DHS Secretary Nielsen has determined that an extension of the Temporary Protected Status designation for Syria is warranted pursuant to INA §244(b)(1)(A) (ongoing armed conflict) and INA § 244(b)(1)(C) (temporary but extraordinary conditions). The designation has been extended for another 18 months, through September 30, 2019. However, there is a small caveat in the determination: TPS will not be offered to any Syrian national who arrived after August 2016. This restriction could be appropriate under a determination for a natural disaster, but it does not make a lot of sense to apply such a restriction to what has essentially been determined to be an active combat zone. There are fewer than 7,000 Syrians in the United States who have protection under TPS.
Meanwhile, and as widely reported in the news, DHS terminated TPS for nationals from Nicaragua, Haiti, Sudan, and El Salvador, the latter of which will officially terminate on September 9, 2019. The loss of TPS designation for El Salvador alone will affect 200,000 people who have been legally residing in the U.S. for nearly two decades.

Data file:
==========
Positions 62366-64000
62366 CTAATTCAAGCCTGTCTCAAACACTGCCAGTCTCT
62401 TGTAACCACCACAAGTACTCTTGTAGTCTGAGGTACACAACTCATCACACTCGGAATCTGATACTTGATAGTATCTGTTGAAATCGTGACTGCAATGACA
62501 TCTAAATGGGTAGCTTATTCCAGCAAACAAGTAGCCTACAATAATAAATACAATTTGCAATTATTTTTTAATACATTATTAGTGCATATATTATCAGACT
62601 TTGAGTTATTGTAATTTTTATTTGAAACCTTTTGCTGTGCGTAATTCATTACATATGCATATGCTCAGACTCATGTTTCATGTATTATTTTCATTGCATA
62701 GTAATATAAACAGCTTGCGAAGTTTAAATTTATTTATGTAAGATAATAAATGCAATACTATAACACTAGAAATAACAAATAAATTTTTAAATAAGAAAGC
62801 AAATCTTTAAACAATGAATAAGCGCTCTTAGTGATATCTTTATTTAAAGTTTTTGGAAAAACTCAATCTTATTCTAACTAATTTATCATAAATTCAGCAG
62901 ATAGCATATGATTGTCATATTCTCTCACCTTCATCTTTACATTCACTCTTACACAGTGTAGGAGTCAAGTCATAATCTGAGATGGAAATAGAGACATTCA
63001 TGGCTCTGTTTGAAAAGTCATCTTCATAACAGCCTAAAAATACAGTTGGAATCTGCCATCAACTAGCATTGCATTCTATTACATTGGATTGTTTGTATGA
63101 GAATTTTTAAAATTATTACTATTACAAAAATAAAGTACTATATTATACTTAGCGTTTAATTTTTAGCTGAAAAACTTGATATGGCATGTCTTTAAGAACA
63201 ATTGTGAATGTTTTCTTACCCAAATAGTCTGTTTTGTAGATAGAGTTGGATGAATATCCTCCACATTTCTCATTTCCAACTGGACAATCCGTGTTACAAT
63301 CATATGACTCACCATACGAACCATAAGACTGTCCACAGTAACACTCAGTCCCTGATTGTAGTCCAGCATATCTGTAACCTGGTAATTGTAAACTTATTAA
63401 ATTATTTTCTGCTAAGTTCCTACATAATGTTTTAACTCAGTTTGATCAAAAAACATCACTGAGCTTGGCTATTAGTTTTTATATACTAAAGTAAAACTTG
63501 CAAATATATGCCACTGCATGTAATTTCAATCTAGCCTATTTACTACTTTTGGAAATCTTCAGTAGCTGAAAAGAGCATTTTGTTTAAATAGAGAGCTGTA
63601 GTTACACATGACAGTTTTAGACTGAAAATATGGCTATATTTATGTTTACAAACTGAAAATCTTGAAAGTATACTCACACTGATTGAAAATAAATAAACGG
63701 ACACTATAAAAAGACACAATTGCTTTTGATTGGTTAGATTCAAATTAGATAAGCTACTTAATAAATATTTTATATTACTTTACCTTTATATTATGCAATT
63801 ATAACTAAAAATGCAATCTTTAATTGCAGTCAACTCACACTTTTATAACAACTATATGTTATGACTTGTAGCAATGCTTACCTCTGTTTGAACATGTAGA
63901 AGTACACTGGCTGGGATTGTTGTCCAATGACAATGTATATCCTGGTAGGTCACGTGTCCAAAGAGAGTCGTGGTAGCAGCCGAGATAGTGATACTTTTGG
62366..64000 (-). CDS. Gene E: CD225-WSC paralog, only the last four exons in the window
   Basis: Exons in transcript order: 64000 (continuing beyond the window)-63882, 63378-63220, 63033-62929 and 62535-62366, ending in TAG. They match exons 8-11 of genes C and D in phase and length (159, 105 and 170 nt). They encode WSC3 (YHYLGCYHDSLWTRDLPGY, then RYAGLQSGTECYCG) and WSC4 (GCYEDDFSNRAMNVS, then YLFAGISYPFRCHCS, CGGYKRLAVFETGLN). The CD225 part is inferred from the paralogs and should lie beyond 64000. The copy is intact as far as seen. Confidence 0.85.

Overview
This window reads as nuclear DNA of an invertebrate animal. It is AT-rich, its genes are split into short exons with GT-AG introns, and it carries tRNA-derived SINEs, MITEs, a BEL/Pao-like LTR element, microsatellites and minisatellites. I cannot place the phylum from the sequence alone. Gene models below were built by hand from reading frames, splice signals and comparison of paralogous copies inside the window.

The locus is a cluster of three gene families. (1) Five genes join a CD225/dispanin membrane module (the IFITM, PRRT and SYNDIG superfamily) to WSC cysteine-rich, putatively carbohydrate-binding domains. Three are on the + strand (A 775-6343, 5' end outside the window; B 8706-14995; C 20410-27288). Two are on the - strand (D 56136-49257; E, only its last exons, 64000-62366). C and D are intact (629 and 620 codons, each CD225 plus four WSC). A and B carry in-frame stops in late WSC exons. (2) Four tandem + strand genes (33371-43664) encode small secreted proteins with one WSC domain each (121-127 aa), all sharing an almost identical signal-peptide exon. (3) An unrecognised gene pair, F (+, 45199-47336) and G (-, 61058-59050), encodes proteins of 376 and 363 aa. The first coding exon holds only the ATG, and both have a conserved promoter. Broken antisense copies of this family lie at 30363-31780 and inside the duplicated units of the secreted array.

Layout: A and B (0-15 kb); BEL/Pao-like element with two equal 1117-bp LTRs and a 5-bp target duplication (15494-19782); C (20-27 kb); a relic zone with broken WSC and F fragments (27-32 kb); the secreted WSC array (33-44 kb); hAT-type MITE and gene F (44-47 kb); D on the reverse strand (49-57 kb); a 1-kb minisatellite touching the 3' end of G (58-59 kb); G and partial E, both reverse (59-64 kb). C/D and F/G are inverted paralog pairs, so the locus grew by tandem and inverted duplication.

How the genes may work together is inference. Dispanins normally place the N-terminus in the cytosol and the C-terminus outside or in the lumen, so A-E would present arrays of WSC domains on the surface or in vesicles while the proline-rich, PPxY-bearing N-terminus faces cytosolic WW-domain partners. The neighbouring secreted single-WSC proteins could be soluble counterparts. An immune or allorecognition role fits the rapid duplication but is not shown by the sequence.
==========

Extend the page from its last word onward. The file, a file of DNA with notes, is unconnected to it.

The termination of Haiti’s TPS designation has been challenged in the courts by the NAACP, alleging the termination was motivated by racial animus. Meanwhile, and while that case is litigated, DHS removed Haiti from the H-2A/B visa list (visas for low-skill seasonal workers in agriculture and other industries who are citizens of a designated country). The current list includes over 80 countries, mostly from the Western Hemisphere and Europe. DHS has the authority to add or remove countries from the list at any time. In its notice removing Haiti from the H-2 country list, DHS cites “high levels of fraud and abuse” and a “high rate of overstaying” by the few Haitians who hold H-2A/B visas. Belize and Samoa were also removed from the lists for risks stemming from human trafficking and for not taking back nationals ordered removed from the United States, respectively.